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U.S. National Security Adviser John Bolton said at the start of a meeting with the Russian President Vladimir Putin on Wednesday that he was looking forward to discussions about improving relations between Moscow and Washington.
The TASS news agency reported that Bolton had discussed potential cooperation between the two countries' security councils with Yuri Averyanov, the first deputy secretary of Russia's Security Council.
Bolton, who last year accused Putin in Britain's Daily Telegraph newspaper of "lying with the benefit of the best KGB training," then began talks with Russian Foreign Minister Sergei Lavrov ahead of his planned sit-down with Putin.
U.S. President Donald Trump congratulated Putin by phone in March after the Russian leader's landslide re-election victory and said the two would meet soon. However, the Russians have since complained about the difficulty of setting up a meeting.
Relations between Washington and Moscow are languishing at a post-Cold War low. They are at odds over Syria, Ukraine, allegations of Russian interference in the 2016 U.S. presidential election and accusations Moscow was behind the poisoning of a former Russian spy in Britain in March.
Expectations for the outcome of any Putin-Trump summit are therefore low, even though Trump said before he was elected that he wanted to improve battered U.S.-Russia ties.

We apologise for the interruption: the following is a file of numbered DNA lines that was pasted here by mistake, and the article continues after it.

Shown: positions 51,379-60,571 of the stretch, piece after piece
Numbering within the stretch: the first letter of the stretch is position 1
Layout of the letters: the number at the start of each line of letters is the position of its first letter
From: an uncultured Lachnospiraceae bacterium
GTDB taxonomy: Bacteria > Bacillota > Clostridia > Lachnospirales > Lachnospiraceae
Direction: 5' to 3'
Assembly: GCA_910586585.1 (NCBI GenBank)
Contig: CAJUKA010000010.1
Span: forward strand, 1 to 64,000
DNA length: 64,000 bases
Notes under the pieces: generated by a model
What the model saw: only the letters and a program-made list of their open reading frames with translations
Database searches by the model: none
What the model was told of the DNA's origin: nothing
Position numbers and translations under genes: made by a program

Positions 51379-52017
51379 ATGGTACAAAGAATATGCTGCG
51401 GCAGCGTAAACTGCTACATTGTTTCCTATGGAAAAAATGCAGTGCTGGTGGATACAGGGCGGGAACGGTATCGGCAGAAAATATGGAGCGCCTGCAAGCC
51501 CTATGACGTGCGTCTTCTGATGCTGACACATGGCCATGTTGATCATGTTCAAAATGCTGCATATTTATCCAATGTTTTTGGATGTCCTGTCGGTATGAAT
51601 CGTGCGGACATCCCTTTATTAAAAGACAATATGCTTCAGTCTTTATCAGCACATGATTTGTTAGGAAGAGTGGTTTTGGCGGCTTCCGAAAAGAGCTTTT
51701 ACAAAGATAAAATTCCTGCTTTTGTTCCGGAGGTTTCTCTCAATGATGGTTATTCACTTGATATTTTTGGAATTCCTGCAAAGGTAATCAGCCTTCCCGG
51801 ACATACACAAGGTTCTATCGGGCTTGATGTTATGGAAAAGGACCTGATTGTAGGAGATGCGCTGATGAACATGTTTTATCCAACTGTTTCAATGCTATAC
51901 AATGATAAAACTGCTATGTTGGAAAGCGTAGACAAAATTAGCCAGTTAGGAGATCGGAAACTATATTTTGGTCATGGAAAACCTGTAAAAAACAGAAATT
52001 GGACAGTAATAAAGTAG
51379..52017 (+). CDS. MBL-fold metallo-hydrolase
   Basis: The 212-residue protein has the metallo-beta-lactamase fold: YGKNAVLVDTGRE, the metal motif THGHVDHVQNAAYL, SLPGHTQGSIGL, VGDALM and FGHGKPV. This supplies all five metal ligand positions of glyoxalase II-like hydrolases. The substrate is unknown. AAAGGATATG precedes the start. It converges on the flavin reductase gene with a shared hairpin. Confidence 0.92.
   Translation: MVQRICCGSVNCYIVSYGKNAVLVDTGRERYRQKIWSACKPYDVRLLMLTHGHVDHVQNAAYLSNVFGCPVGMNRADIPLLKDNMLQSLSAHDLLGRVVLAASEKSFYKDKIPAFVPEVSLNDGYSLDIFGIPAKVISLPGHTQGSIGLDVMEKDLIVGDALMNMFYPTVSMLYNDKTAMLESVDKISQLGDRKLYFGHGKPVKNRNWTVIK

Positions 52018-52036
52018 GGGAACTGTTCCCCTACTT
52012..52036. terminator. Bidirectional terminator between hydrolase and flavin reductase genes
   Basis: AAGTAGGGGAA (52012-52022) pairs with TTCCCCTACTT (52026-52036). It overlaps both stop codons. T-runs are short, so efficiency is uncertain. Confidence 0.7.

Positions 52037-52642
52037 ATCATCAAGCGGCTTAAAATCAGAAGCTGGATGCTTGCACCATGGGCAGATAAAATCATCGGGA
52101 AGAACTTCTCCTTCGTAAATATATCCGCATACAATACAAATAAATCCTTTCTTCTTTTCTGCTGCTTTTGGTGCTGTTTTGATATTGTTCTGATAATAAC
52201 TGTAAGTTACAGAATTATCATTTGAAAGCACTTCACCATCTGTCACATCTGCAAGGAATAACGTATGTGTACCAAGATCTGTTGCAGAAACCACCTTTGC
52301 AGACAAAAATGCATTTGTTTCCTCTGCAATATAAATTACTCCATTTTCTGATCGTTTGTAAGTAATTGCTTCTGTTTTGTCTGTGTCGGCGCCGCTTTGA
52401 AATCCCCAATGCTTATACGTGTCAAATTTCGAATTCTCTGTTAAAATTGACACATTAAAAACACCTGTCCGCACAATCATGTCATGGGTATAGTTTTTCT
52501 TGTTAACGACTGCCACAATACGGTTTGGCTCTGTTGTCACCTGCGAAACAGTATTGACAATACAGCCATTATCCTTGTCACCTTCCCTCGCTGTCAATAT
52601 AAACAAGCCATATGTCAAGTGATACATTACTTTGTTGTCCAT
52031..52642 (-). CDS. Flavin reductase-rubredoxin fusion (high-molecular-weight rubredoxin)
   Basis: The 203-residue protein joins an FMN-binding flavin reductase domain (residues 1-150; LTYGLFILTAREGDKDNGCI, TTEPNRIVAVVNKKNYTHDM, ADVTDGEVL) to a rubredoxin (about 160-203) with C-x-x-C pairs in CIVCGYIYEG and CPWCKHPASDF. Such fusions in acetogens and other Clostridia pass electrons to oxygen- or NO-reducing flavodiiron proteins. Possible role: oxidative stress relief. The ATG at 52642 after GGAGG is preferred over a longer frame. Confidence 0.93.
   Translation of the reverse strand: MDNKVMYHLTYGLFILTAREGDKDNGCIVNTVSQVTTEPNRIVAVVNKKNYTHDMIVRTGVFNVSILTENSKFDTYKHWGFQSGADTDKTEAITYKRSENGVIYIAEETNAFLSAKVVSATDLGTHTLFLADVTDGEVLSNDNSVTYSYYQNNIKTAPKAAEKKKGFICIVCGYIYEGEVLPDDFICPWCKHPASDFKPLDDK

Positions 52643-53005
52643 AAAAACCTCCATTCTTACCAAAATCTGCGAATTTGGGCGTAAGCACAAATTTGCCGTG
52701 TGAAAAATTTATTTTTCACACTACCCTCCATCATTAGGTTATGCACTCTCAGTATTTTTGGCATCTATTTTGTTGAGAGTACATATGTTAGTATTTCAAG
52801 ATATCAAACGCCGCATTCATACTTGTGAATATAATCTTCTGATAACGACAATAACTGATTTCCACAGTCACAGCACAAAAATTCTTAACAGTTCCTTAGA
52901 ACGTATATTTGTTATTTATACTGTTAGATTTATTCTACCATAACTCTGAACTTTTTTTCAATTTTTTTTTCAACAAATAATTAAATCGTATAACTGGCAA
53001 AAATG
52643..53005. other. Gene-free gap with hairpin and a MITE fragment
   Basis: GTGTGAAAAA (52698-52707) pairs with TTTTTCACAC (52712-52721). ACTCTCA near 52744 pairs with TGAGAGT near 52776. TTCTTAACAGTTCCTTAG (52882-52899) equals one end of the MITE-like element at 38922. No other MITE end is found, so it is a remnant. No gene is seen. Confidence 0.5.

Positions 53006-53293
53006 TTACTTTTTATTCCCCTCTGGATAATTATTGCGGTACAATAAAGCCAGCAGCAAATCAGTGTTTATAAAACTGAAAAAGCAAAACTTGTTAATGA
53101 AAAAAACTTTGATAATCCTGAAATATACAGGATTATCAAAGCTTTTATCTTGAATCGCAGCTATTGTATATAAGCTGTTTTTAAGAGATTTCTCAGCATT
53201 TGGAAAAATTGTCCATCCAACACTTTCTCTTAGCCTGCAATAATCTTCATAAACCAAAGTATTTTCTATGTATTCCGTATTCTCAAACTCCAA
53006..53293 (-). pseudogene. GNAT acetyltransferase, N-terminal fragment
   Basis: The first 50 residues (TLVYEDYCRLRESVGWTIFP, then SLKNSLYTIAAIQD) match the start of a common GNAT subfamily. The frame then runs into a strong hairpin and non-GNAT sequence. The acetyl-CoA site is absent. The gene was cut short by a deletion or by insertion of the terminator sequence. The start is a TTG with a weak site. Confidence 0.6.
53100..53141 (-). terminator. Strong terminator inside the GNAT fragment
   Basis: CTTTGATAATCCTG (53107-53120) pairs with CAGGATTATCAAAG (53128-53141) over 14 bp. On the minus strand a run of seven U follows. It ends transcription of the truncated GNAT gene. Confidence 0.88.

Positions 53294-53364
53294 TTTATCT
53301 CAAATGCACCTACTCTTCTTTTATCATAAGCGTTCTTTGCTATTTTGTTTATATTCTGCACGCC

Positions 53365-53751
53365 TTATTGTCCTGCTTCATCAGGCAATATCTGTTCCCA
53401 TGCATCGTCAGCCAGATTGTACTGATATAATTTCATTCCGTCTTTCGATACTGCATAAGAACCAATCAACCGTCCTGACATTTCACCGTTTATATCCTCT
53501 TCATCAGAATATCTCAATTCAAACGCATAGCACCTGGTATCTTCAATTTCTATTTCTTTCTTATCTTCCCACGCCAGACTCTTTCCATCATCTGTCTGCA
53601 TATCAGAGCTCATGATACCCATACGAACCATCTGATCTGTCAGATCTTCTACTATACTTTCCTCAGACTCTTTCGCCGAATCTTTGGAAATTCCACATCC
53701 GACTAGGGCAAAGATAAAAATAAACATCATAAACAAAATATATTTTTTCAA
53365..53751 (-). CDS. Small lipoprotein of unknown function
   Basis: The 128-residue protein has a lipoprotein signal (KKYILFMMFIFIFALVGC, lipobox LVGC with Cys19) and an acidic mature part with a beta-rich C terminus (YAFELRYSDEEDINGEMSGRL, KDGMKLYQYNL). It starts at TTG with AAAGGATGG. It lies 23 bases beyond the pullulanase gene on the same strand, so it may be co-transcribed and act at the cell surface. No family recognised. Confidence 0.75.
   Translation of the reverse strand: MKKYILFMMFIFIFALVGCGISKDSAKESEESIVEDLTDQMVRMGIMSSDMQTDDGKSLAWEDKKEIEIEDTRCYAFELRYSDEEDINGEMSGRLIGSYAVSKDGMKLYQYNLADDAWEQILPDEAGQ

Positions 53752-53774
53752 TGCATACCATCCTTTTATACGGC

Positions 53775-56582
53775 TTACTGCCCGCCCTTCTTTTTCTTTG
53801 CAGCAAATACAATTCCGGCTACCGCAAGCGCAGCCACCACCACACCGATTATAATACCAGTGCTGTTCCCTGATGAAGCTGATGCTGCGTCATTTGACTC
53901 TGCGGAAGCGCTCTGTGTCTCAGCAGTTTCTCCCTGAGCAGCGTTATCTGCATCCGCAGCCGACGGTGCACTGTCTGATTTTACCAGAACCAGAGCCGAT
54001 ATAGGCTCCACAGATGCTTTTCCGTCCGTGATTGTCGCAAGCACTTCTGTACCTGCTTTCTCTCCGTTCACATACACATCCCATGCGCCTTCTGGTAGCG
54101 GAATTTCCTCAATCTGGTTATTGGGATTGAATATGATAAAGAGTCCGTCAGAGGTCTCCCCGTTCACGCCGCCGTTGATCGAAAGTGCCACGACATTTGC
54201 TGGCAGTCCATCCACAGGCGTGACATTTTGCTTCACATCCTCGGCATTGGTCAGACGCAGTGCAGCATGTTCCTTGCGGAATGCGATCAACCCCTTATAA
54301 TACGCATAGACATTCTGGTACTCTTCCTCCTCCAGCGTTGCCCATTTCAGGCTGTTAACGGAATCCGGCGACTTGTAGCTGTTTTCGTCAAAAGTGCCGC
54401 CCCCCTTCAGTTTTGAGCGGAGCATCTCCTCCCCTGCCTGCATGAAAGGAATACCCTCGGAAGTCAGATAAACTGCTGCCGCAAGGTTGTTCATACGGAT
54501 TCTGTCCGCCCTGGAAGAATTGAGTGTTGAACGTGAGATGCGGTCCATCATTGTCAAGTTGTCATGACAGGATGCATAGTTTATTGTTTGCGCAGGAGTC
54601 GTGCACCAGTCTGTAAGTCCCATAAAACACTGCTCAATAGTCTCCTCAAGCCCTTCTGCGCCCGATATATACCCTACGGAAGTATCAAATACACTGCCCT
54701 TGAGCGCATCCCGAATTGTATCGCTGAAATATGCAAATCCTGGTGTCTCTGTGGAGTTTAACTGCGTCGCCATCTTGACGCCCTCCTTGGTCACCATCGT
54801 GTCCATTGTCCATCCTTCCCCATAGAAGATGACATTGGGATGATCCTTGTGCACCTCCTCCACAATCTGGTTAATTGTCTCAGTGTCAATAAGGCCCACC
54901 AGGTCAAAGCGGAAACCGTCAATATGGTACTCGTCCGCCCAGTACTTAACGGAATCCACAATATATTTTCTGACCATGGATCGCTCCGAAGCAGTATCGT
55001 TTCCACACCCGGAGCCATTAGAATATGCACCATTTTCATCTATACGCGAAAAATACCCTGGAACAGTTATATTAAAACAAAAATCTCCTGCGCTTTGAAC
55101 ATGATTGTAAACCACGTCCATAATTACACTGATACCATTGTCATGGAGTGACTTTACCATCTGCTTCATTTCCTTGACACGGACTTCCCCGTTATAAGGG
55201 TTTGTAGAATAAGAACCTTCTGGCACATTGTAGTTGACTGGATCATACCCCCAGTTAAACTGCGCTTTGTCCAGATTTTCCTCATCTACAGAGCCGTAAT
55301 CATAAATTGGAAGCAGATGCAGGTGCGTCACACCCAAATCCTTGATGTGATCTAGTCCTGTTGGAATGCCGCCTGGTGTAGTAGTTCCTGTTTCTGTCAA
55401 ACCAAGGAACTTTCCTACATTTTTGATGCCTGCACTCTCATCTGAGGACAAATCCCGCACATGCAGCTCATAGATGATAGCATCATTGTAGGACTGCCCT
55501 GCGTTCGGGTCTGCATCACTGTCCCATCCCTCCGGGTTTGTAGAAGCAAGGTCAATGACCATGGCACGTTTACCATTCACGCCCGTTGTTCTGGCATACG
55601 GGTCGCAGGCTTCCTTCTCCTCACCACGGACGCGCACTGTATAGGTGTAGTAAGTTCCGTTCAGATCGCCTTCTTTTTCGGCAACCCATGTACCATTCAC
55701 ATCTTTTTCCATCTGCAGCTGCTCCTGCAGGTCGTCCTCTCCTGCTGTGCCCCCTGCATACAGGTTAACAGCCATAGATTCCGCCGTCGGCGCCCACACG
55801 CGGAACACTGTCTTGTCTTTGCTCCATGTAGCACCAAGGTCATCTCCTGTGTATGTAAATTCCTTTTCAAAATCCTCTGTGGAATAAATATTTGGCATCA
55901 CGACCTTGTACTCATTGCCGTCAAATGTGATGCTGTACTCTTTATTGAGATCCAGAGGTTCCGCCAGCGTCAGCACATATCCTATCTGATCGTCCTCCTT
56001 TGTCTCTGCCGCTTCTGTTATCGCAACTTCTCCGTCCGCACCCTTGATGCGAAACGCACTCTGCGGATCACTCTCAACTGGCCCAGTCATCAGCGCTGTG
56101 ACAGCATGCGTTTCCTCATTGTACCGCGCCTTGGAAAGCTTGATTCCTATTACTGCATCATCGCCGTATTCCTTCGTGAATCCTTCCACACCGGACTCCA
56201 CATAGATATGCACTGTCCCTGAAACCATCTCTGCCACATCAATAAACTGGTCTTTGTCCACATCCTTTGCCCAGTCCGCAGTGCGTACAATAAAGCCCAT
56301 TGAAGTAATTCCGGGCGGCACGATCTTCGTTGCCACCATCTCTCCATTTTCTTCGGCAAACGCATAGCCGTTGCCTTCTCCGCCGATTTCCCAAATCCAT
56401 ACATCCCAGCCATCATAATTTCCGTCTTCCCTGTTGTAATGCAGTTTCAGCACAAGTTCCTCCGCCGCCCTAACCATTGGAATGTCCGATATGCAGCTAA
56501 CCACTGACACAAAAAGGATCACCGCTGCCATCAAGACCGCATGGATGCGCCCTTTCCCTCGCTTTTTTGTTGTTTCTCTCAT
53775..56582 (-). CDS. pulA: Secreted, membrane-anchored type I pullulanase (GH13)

A special prosecutor in the United States has indicted Russian firms and individuals for meddling in the presidential election to benefit Trump, and is investigating whether anyone in Trump's campaign helped the Russian effort. Trump denies wrongdoing and calls the investigation a "witch hunt."
The Kremlin said on Wednesday that Putin and Bolton would discuss what it described as "the sad state" of U.S-Russia relations.
The summit, if it happens, is expected to take place around the second half of July after Trump attends a NATO summit in Brussels and visits Britain. A senior U.S. official said on Tuesday the Finnish capital of Helsinki was being considered as a location.
U.S. Secretary of State Mike Pompeo said at the weekend he expected Bolton's Moscow visit to lead to a summit "in the not too distant future." Pompeo said Washington was "trying to find places where we had overlapping interests, but protecting American interest where we do not.
Such a summit would be likely to cause irritation in parts of the West, where countries such as Britain want to isolate Putin. It would also go down badly among Trump's foreign and domestic critics, who question his commitment to NATO and fret over his desire to rebuild ties with Russia even as Washington continues to tighten sanctions on Moscow.
The United States initially sanctioned Russia over its 2014 annexation of Ukraine's Crimea and its backing for a pro-Russian uprising in eastern Ukraine. Subsequent sanctions have punished Moscow for what Washington has called its malign behavior and meddling in U.S. politics, something Russia denies.
Some Trump critics say Russia has not significantly altered its behavior since 2014 and should therefore not be given the prestige that they believe a summit would confer.